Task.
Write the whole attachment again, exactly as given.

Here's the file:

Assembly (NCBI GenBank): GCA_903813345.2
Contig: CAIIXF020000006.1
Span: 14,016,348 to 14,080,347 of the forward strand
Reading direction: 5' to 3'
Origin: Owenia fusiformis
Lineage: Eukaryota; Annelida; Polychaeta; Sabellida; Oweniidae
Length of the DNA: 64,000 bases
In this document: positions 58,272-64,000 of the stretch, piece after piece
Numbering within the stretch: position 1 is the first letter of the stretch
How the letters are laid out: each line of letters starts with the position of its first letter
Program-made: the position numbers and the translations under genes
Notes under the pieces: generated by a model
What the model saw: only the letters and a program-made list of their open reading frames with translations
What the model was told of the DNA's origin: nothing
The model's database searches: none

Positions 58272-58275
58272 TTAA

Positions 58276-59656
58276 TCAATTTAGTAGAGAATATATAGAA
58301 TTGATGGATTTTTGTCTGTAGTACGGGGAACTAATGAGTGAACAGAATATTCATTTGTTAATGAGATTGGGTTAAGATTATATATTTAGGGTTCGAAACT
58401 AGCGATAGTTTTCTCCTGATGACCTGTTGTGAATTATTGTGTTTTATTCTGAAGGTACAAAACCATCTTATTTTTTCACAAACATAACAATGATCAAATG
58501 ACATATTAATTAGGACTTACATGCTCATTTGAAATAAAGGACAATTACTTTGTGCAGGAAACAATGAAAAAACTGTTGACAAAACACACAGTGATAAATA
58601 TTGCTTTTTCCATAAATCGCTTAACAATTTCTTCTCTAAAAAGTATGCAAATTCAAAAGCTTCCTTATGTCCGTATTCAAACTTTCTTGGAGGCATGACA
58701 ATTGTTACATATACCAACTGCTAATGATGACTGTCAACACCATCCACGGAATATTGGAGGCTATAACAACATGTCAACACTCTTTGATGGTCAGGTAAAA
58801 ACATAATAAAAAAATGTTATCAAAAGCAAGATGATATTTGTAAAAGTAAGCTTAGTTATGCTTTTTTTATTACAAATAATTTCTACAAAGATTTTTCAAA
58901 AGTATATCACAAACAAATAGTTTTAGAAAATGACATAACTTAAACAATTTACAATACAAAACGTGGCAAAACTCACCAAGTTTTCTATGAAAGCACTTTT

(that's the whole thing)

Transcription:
Assembly (NCBI GenBank): GCA_903813345.2
Contig: CAIIXF020000006.1
Span: 14,016,348 to 14,080,347 of the forward strand
Reading direction: 5' to 3'
Origin: Owenia fusiformis
Lineage: Eukaryota; Annelida; Polychaeta; Sabellida; Oweniidae
Length of the DNA: 64,000 bases
In this document: positions 58,272-64,000 of the stretch, piece after piece
Numbering within the stretch: position 1 is the first letter of the stretch
How the letters are laid out: each line of letters starts with the position of its first letter
Program-made: the position numbers and the translations under genes
Notes under the pieces: generated by a model
What the model saw: only the letters and a program-made list of their open reading frames with translations
What the model was told of the DNA's origin: nothing
The model's database searches: none

Positions 58272-58275
58272 TTAA

Positions 58276-59656
58276 TCAATTTAGTAGAGAATATATAGAA
58301 TTGATGGATTTTTGTCTGTAGTACGGGGAACTAATGAGTGAACAGAATATTCATTTGTTAATGAGATTGGGTTAAGATTATATATTTAGGGTTCGAAACT
58401 AGCGATAGTTTTCTCCTGATGACCTGTTGTGAATTATTGTGTTTTATTCTGAAGGTACAAAACCATCTTATTTTTTCACAAACATAACAATGATCAAATG
58501 ACATATTAATTAGGACTTACATGCTCATTTGAAATAAAGGACAATTACTTTGTGCAGGAAACAATGAAAAAACTGTTGACAAAACACACAGTGATAAATA
58601 TTGCTTTTTCCATAAATCGCTTAACAATTTCTTCTCTAAAAAGTATGCAAATTCAAAAGCTTCCTTATGTCCGTATTCAAACTTTCTTGGAGGCATGACA
58701 ATTGTTACATATACCAACTGCTAATGATGACTGTCAACACCATCCACGGAATATTGGAGGCTATAACAACATGTCAACACTCTTTGATGGTCAGGTAAAA
58801 ACATAATAAAAAAATGTTATCAAAAGCAAGATGATATTTGTAAAAGTAAGCTTAGTTATGCTTTTTTTATTACAAATAATTTCTACAAAGATTTTTCAAA
58901 AGTATATCACAAACAAATAGTTTTAGAAAATGACATAACTTAAACAATTTACAATACAAAACGTGGCAAAACTCACCAAGTTTTCTATGAAAGCACTTTT